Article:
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Diversifying Your Product Line

Lesson 5 of 32

Who's Your Competition?


Diversifying Your Product Line

Lesson 5 of 32

Who's Your Competition?


Lesson Info

Who's Your Competition?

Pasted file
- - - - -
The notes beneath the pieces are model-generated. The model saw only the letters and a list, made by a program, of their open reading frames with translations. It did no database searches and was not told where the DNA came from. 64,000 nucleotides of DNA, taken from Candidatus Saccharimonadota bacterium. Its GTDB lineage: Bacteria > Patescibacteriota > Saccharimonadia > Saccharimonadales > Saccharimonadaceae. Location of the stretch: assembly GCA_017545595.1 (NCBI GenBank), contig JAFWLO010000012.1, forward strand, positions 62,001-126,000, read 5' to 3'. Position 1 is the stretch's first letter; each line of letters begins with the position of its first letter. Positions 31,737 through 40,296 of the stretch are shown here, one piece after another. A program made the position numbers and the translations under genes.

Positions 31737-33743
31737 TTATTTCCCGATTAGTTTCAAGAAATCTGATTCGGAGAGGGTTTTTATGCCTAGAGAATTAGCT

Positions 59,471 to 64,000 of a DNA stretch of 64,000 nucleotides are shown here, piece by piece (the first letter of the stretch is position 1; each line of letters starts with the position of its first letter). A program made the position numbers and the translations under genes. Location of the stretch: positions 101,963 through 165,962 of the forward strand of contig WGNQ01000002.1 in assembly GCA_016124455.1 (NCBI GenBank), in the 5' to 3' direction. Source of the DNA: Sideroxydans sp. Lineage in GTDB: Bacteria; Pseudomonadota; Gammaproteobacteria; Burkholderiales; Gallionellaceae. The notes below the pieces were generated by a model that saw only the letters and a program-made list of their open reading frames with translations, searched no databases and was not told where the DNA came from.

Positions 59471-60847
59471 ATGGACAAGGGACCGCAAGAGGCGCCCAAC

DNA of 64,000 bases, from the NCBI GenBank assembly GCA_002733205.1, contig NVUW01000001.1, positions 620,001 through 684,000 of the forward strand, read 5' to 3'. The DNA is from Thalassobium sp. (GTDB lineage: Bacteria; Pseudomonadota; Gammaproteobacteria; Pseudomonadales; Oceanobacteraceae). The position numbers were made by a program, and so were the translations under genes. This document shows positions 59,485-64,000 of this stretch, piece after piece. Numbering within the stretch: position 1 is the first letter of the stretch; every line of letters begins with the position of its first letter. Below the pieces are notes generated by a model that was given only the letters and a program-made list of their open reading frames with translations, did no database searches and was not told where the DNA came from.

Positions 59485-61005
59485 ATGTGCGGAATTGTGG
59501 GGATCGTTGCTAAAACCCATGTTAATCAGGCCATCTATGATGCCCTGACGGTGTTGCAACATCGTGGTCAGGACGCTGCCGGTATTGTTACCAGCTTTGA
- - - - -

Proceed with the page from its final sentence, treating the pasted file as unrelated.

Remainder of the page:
Who is your competition? Okay, so you are the gold egg amongst the white eggs of this world now one thing is, um I had my own company a couple of times and it's failed miserably both times because I just fired the most unique product in the world no one I have no competition um not kind of like being unaware of another market or competition kind of killed it I had this kind of arrogance about what I was doing everyone has competition in the market everyone and competition is a good thing I'm not saying that you should you should kind of ignore it will be worried about it competent having competition is very healthy helps you really kind of find tune where you are with your business and so I have a question really since I why is it risky to ignore competition? Well, I think yeah, one day that I did wrong ignoring my competition is I know their name, their own possible cuts are over in alameda and I didn't realize that they were pricing their laser cut jewelry so much higher than mine un...